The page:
Friends and good food
And redressing the beard balance
The combination of being told you look thinner without a beard – and briefly being able to fit into the wardrobe’s tight shirt section after the recent strimming marathon – inspired me into action.
This week has been about eating and drinking.
It began with Ola’s fruit tarts and apple pie, included fabulous fresh fish with our first sardines and perceves of the season, featured two chickens with beer cans up their backsides and a double-box oyster shucking event.
And in terms of exercise, the only thing getting a thorough workout this week was the barbecue.
We paid a visit to our favourite local seafood clifftop restaurant O Sacas.
The perceves (pron: per-sev-esh) or gooseneck barnacles were fantastic – they grow on the rocks like mussels and taste even more like the sea than the oysters.
The amêijoas clams in a duck stock are also very special and the perfect aperitif for a fresh grilled sargo (sea bream).
Inspired by that fish-off we continued the week’s theme with a pair of robalo (sea bass) and then a sack of fat little sardinhas barbecued with a sprinkling of rock salt.
I blame our guest Nik Millard for not only giving us an excuse for planning and preparing fabulous food…but also putting his marinade where his mouth is and treating us to the best meal of the week…beer can chicken (link to the recipe!).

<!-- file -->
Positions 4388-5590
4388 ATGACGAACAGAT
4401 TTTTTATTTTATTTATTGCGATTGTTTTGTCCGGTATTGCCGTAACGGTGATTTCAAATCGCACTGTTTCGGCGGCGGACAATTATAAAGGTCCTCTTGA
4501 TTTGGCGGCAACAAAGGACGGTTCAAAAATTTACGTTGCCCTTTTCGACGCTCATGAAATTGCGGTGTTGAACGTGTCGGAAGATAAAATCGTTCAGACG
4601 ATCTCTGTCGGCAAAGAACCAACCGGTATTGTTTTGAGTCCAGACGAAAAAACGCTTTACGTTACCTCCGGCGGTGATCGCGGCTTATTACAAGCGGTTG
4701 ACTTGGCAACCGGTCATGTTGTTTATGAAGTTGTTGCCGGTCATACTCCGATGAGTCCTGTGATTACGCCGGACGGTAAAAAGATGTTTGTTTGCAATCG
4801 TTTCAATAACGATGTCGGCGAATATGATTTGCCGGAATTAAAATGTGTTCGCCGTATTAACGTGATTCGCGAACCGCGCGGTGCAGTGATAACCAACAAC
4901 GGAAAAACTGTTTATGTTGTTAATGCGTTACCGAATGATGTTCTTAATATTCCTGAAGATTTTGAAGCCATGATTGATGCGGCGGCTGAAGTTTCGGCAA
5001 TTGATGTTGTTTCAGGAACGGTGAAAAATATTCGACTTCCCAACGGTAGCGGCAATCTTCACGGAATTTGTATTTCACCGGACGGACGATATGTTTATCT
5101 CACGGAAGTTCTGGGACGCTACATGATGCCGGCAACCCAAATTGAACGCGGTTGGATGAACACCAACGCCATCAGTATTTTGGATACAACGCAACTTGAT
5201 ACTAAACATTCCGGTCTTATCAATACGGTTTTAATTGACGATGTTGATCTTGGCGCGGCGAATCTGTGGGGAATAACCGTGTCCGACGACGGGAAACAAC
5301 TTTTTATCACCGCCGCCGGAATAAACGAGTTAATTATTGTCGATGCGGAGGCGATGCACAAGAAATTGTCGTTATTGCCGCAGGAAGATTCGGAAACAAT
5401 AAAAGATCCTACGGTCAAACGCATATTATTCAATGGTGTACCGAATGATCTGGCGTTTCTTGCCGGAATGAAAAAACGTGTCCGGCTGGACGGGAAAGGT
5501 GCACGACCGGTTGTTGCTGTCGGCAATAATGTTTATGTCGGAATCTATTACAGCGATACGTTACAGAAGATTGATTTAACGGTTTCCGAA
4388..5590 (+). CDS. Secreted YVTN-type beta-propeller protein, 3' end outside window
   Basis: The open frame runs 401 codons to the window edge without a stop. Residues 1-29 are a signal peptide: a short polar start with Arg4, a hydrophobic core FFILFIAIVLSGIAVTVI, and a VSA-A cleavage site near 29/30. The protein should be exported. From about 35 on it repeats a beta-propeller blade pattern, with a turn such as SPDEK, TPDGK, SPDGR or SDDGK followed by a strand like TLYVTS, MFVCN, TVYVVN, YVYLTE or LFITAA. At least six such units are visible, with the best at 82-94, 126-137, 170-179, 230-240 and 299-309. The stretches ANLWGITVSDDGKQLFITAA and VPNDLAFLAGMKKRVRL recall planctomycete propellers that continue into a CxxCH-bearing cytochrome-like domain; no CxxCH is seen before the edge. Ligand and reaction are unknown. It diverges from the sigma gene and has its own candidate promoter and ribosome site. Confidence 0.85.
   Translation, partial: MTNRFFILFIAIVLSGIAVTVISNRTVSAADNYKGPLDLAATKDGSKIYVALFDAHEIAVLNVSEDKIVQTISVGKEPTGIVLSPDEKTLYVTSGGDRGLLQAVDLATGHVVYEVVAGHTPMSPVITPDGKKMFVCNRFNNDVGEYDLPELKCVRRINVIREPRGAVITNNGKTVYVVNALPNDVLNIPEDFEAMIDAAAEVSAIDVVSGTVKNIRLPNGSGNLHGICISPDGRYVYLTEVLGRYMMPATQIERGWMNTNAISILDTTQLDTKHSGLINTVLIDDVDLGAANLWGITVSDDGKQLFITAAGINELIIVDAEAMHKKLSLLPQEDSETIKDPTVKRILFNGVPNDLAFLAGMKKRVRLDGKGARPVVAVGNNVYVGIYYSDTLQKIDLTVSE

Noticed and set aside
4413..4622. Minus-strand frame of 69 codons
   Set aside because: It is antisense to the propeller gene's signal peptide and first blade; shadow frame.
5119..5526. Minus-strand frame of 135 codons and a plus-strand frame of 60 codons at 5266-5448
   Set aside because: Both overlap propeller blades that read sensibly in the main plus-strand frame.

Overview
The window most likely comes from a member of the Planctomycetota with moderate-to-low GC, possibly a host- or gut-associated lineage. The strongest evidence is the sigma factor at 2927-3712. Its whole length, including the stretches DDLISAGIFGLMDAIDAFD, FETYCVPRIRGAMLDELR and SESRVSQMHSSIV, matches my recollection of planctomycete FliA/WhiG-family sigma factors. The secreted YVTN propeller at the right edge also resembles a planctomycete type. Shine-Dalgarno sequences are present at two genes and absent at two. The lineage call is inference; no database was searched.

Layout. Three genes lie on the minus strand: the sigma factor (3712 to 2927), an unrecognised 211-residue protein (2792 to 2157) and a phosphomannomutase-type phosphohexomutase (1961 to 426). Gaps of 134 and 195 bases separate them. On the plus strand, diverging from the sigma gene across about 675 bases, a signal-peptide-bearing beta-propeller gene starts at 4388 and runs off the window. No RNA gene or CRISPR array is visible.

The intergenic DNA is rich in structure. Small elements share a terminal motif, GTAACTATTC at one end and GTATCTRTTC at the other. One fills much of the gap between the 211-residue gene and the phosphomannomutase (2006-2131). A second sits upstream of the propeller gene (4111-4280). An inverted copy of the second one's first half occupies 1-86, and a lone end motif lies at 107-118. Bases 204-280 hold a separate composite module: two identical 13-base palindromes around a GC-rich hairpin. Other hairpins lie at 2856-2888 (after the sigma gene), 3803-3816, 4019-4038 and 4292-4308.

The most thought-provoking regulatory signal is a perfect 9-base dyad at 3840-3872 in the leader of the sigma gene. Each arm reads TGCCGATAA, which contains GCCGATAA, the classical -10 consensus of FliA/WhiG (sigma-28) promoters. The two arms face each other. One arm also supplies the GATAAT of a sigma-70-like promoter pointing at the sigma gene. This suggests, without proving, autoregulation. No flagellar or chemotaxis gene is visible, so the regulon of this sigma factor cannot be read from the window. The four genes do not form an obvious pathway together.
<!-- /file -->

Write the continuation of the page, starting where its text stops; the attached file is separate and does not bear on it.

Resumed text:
They’re dead, headless, plucked and gutted, but there’s still something wrong – perhaps a little humiliating and certainly rather invasive – about sitting chickens up on beer cans for a good roasting.
And it was an excellent roasting.
Combined with a Fattoush salad, the most delicious spicy garlic roast potatoes and a fresh tomato salad with cumin, we feasted with friends.
Ana rustled up a vodka and lemon sorbet to accompany the apple pie she’d prepared earlier, and along with some great wine and a splash of medronho we feasted until well past the usual Alentejo bedtime.
The meal was in honour of Richard and Pauline who came up from the Algarve for the latest in a long series of DIY lessons…this time in spray painting.
With our spare room occupied, we had a deadline to get at least one side of the guesthouse painted and prepared for our first overnight visitors.
It was a close call, but we did it – even the awkward high bits in the bathroom – thanks to the giant wingspan of the lesser-spotted Australian Millard.
This migratory species is usually found in Asia and the Middle East, but we hope a changing climate could eventually bring the whole flock to the Iberian Peninsula.
It’s so satisfying to see nicotine orange disappear behind a nice thick coat of white, and Nik’s suggestion of removing the radiators to paint behind them could become a permanent feature.
I’ve been pondering the possibilities of using the radiator piping the other way round to heat the boiler in winter with a wood-fire stove to heat water…it could be a great solution.
And it was a great solution of car paint and hardener which was at the heart of the next big task…painting all the doors and windows glossy white and the shutters a light olive green.
With the intense sun and salt of the Algarve eating away at an average paint job, Richard has developed the technique for his mum’s guesthouse in Portimão and it hasn’t needed a respray in years.
Spray guns, a compressor and acrylic paint – what could possibly go wrong?
The lesson went well – we experimented with thin layers and how much sanding was needed – and then, left alone to paint, it all started to go awry as usual.